Confusion reigns on financial advice liability

Tim Stewart
— 1 minute read

Two contradictory Federal Court judgements concerning proportionate liability have left the financial planning industry scratching its head, says a financial services lawyer.

The Full Court has issued "two separate and contradictory judgements" on the topic in less than a month, said Halsey Legal Services principal Mark Halsey.

In the case of Selig v WealthSure, the Australian Financial Services licensee and its representatives were held to be fully liable for their clients' losses – despite the case involving 11 other defendants including the product issuer, said Mr Halsey.


WealthSure successfully appealed the verdict, arguing that it should only be liable for a proportion of the liability, he said.

"In the appeal ... the Full Court held by a majority of 2-1 that the whole of the claim against an AFS licensee and its representative should be apportioned, despite the fact that the clients (Seligs) had succeeded in other causes of action (parts of the claim) which were non-apportionable," said Mr Halsey.

However, in ABN Amro Bank NV v Bathurst Regional Council, the Full Court of the Federal Court unanimously held that the proportionate liability provisions in the Corporations Act only apply in respect of conduct that is "misleading and deceptive" (section 1041H).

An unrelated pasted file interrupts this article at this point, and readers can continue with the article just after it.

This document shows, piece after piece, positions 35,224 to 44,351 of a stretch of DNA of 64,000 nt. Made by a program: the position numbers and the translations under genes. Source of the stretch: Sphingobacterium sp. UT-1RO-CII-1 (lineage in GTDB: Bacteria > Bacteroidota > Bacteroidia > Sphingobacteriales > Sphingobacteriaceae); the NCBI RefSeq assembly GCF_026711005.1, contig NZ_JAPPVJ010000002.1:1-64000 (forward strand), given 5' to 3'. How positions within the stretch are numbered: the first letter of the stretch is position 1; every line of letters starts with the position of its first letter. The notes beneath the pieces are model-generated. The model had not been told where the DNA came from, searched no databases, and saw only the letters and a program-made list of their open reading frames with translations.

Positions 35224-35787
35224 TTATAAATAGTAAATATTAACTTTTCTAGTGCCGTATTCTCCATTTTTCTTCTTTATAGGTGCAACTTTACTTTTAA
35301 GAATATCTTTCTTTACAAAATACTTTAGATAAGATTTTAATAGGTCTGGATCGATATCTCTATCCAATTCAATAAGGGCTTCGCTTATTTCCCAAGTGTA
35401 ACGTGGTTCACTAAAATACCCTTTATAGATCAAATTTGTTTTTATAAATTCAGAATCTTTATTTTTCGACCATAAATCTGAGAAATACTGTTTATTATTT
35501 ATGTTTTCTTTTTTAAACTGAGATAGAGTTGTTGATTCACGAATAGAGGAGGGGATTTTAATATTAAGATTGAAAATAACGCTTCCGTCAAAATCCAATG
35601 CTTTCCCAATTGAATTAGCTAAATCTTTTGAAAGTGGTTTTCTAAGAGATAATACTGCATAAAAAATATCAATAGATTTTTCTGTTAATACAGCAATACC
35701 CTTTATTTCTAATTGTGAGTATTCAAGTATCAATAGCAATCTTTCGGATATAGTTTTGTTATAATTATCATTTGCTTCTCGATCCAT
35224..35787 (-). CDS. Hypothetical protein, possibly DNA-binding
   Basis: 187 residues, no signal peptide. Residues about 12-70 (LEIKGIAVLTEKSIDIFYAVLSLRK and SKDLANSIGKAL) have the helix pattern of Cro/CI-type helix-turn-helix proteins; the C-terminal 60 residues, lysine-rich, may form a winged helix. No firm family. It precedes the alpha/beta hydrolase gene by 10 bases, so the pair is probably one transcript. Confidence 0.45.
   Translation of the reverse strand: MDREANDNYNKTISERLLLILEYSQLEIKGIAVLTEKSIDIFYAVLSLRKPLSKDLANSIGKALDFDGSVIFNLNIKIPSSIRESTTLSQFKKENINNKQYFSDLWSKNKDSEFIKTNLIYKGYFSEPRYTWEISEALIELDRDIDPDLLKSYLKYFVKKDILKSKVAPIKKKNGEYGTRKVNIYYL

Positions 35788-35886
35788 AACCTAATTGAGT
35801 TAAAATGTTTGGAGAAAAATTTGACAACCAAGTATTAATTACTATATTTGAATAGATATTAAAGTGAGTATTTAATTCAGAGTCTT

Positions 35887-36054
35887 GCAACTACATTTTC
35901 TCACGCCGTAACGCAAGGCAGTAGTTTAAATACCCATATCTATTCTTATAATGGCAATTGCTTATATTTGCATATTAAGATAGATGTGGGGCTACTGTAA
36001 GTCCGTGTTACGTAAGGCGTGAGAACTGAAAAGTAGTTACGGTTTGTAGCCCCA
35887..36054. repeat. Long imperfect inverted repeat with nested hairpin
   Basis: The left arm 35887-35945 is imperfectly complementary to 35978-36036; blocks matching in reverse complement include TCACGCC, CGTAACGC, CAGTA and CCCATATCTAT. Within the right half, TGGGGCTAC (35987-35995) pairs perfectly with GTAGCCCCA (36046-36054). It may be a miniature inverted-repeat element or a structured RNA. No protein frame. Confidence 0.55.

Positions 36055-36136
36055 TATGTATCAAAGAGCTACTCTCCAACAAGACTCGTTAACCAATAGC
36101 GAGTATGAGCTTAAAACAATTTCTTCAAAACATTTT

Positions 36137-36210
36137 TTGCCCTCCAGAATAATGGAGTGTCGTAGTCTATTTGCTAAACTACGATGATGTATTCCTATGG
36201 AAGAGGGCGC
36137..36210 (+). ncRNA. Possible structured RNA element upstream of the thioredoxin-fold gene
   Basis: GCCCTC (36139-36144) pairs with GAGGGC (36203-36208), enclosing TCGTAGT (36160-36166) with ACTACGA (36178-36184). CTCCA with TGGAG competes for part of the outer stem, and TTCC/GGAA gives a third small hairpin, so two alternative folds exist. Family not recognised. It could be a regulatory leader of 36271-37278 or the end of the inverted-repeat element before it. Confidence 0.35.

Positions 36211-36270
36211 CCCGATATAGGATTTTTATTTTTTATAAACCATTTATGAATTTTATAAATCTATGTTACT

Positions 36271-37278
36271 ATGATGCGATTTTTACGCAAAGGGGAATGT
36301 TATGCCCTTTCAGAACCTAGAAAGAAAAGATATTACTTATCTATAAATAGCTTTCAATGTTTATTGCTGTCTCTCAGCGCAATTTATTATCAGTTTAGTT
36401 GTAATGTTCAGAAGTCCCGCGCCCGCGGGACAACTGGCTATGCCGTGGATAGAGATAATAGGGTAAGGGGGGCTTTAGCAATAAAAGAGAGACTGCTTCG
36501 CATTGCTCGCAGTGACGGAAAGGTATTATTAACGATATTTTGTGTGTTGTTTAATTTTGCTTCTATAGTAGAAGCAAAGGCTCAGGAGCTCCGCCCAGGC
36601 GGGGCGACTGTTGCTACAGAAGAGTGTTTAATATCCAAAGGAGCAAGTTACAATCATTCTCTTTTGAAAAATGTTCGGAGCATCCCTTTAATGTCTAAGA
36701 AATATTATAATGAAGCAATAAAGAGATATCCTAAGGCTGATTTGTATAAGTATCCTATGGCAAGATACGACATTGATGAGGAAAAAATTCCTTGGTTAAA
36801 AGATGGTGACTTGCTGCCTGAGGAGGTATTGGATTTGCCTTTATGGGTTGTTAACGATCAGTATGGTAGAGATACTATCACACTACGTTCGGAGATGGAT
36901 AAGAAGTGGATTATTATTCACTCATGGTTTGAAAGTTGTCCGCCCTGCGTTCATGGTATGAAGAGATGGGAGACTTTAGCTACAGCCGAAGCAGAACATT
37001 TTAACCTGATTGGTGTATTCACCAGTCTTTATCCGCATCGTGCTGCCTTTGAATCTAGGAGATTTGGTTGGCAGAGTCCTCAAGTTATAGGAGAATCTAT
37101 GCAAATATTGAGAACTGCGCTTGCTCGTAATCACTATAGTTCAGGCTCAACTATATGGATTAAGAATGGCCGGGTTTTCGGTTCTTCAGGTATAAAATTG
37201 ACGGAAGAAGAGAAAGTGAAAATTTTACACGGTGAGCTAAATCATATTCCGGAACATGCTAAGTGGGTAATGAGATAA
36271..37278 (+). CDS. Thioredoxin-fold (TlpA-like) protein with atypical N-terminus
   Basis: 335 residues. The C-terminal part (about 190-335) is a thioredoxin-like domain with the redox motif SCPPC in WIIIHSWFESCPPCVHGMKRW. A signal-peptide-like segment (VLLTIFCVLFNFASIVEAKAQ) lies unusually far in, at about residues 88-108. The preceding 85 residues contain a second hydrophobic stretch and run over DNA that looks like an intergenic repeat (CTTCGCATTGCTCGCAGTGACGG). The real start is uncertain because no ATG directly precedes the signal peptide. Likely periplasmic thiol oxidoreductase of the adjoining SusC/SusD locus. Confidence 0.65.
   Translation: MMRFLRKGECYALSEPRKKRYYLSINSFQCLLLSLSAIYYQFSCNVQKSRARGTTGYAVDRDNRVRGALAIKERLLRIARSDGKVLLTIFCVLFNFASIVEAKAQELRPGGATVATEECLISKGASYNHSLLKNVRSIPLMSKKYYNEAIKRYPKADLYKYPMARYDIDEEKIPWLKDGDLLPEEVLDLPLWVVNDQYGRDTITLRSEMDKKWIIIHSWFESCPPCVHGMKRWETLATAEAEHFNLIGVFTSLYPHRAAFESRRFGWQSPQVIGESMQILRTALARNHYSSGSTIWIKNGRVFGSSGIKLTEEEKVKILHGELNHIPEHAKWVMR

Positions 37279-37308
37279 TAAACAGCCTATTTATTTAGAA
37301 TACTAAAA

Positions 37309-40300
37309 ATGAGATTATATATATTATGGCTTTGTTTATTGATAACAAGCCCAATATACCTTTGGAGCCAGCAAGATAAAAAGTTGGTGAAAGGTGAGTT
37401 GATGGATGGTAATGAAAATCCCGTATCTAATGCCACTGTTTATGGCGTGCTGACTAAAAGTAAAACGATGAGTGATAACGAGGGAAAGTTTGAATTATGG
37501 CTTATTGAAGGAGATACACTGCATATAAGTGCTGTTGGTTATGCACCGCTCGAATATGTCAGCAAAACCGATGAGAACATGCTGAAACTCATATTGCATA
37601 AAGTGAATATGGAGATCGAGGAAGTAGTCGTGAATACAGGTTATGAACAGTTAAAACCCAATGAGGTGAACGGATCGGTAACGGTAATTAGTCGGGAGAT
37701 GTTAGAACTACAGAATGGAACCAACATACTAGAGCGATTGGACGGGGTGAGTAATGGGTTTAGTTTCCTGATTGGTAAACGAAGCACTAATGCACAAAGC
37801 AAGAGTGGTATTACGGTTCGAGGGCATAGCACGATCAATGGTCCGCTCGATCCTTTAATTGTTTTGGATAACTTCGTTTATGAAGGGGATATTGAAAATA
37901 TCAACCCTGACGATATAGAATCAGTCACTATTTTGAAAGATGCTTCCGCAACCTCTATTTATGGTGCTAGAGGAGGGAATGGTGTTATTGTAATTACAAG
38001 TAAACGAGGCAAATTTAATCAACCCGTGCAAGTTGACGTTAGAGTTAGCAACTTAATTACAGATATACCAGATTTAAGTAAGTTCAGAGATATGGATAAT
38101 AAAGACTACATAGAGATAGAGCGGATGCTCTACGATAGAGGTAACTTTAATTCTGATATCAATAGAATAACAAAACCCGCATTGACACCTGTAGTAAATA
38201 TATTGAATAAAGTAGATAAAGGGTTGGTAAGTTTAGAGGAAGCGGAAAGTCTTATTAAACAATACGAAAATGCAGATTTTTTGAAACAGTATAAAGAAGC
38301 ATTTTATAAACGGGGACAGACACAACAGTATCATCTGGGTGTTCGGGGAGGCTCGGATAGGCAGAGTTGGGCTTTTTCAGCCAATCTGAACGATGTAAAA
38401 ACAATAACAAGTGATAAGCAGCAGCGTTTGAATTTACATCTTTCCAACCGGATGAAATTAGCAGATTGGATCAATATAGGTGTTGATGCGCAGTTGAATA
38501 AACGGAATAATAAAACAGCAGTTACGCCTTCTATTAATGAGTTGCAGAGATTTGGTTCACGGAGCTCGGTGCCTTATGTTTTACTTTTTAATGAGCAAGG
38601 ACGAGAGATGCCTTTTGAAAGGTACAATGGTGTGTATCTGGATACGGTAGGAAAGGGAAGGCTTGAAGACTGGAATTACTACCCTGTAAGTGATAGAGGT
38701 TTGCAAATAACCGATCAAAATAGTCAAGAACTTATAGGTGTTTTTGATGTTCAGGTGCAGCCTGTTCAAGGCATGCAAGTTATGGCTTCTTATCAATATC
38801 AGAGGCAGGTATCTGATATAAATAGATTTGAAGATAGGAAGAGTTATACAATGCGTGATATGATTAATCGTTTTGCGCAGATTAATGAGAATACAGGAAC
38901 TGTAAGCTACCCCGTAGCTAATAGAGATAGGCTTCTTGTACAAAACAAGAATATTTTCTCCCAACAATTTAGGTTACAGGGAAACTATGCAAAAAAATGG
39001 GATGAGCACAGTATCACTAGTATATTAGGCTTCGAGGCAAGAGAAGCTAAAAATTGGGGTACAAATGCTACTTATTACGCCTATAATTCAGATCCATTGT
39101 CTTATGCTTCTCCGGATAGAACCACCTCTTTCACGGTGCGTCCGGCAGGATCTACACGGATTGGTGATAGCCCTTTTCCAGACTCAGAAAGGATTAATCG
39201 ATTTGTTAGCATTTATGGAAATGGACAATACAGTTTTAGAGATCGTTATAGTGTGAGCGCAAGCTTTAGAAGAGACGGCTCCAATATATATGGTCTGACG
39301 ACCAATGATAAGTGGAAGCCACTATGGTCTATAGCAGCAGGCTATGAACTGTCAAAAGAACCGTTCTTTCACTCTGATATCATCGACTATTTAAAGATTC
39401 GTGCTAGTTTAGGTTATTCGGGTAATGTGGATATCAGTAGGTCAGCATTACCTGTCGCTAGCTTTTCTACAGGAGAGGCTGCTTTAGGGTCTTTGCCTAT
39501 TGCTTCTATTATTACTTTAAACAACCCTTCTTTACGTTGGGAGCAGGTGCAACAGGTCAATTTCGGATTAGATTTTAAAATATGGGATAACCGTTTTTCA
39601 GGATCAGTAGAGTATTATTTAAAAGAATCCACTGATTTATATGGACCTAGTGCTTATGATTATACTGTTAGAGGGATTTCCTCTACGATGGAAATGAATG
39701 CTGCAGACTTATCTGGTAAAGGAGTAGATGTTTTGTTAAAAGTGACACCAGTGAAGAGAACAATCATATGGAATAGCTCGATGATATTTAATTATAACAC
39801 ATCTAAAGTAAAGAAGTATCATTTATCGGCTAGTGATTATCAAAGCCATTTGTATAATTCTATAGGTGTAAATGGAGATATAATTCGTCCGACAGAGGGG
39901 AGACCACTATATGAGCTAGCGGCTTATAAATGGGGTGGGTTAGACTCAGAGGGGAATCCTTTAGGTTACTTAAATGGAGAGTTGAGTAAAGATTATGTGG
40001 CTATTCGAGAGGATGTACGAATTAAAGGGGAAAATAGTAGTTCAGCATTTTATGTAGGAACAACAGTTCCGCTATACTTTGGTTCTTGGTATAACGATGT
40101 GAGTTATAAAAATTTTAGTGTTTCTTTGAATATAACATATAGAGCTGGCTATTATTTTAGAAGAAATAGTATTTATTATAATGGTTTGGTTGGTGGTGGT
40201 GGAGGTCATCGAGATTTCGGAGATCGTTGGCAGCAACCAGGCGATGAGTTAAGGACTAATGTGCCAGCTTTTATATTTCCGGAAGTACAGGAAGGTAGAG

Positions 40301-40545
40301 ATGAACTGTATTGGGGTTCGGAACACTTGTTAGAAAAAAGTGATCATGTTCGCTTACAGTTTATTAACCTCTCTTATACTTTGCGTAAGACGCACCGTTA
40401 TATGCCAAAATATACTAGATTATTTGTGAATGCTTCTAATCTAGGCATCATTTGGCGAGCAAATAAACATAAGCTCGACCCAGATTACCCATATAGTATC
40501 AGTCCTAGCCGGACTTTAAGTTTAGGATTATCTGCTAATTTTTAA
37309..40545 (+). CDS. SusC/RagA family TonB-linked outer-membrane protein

"The Full Court held that the express reference to section 1041H in the context of proportionate liability appears to indicate parliament’s intention to exclude defendants whose conduct was deliberate or reckless from the benefit of the reduction in liability that can come under the proportionate liability regime," said Mr Halsey.

"These two directly contradictory Full Federal Court judgements come at a bad time for the financial advice industry," he added.

"The industry has been subject to months of uncertainty and confusion relating to the ultimate form of the FOFA regime going forward as a result of the confused position in parliament and the Senate," said Mr Halsey.

"[The industry] can certainly do without contradictory and confusing messages from the courts. If ABN Amro is followed, it would appear to be “business as usual”. However, if WealthSure is followed it may tend to benefit financial advisers and their PI insurers because it is likely to limit their liability."


Confusion reigns on financial advice liability
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